Since the Investment Property Forum (IPF) published the last edition of their energy efficiency improvements costing research in 2012, improving the energy performance of existing buildings within the commercial property sector has become even more critical. The imposition of tougher energy efficiency standards and carbon reduction targets (including the MEES Regulations, effective from April 2018, and the Paris Agreement, to which the UK is a ratified signatory) will have a significant impact on the real estate industry.
Accordingly, the IPF Research Programme (2015-2018) considers it timely to revisit this topic and has commissioned Currie & Brown, led by operations director Adam Mactavish, to conduct a review that will update and extend the scope of the previous study.
To maintain consistency and clarity, the same case studies will be analysed in accordance with current building regulations and, for each, the project will assess the value of a broad range of energy efficiency measures to upgrade the energy performance of base line buildings, including new strategies that reflect current market standards. To supplement these core tasks, the research will extend to wider commercial considerations, system-specific recommendations, predicted actual energy savings and planning for the future.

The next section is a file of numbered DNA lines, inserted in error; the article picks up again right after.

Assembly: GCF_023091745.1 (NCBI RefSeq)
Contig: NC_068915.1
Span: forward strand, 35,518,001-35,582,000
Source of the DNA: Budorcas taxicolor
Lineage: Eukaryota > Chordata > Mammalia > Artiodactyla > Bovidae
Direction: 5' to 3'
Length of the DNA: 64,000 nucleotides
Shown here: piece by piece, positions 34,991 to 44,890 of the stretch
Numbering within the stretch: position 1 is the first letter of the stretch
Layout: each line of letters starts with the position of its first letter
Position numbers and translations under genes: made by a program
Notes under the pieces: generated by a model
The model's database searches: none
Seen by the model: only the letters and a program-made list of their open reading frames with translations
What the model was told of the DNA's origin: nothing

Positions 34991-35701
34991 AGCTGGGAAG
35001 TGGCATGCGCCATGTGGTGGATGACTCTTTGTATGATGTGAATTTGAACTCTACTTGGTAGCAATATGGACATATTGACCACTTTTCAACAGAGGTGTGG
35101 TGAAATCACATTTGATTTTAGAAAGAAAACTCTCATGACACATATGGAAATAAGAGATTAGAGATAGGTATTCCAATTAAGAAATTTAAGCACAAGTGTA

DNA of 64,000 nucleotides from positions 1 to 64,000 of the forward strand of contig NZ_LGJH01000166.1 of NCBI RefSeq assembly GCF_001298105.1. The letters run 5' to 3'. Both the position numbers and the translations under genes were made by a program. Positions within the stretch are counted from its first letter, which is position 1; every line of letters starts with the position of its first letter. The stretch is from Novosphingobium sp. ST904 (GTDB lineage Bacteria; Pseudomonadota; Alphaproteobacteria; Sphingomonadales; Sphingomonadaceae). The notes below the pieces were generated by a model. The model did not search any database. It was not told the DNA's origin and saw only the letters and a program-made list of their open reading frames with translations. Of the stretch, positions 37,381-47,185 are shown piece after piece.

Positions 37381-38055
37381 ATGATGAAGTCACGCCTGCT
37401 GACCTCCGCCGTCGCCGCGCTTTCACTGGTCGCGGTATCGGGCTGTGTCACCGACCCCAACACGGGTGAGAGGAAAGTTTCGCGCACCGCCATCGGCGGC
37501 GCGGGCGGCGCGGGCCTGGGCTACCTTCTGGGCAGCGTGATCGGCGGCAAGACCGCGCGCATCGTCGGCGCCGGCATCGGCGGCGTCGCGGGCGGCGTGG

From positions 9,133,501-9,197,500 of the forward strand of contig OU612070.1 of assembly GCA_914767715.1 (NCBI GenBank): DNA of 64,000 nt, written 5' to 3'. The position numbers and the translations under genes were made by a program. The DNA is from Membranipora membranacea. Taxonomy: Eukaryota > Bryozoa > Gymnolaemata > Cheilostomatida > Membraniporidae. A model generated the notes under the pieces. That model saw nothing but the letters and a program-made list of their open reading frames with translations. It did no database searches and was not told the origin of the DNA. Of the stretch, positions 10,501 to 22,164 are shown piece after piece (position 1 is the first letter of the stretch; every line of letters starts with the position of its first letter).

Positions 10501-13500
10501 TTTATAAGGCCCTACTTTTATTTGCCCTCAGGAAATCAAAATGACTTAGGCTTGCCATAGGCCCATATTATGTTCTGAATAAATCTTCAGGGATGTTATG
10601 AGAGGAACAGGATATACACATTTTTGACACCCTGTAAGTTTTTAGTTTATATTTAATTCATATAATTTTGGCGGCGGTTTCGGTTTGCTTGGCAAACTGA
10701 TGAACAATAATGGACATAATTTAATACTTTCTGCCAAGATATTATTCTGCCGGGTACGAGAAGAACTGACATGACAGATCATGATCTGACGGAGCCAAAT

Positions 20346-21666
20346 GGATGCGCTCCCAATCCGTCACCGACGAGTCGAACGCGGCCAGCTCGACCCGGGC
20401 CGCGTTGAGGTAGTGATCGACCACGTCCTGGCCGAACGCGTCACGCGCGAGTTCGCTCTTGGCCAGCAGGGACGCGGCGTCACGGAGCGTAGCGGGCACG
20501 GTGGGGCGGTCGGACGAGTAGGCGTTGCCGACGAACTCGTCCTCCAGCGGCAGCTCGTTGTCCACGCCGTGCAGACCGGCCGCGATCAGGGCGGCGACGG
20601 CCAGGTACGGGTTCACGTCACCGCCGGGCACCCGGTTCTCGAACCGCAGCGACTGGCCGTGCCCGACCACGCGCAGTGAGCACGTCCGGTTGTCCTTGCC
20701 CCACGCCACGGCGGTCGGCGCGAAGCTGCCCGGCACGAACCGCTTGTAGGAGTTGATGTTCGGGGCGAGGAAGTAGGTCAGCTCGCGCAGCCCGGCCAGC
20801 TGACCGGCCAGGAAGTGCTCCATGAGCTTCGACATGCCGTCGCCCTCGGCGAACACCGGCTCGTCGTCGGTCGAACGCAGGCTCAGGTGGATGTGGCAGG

Chris Urwin, head of Aviva Investors' real estate global research unit, who is chairing the project steering group that will oversee the work, commented: 'Improving the energy efficiency of buildings is a social responsibility for property owners. There is growing academic evidence of a link between the environmental characteristics of buildings and financial out-performance, so I envisage this report being a highly valuable reference across the real estate industry.'
The report Costing Energy Efficiency Improvements in Existing Commercial Buildings 2017 is due to be published by the middle of the year.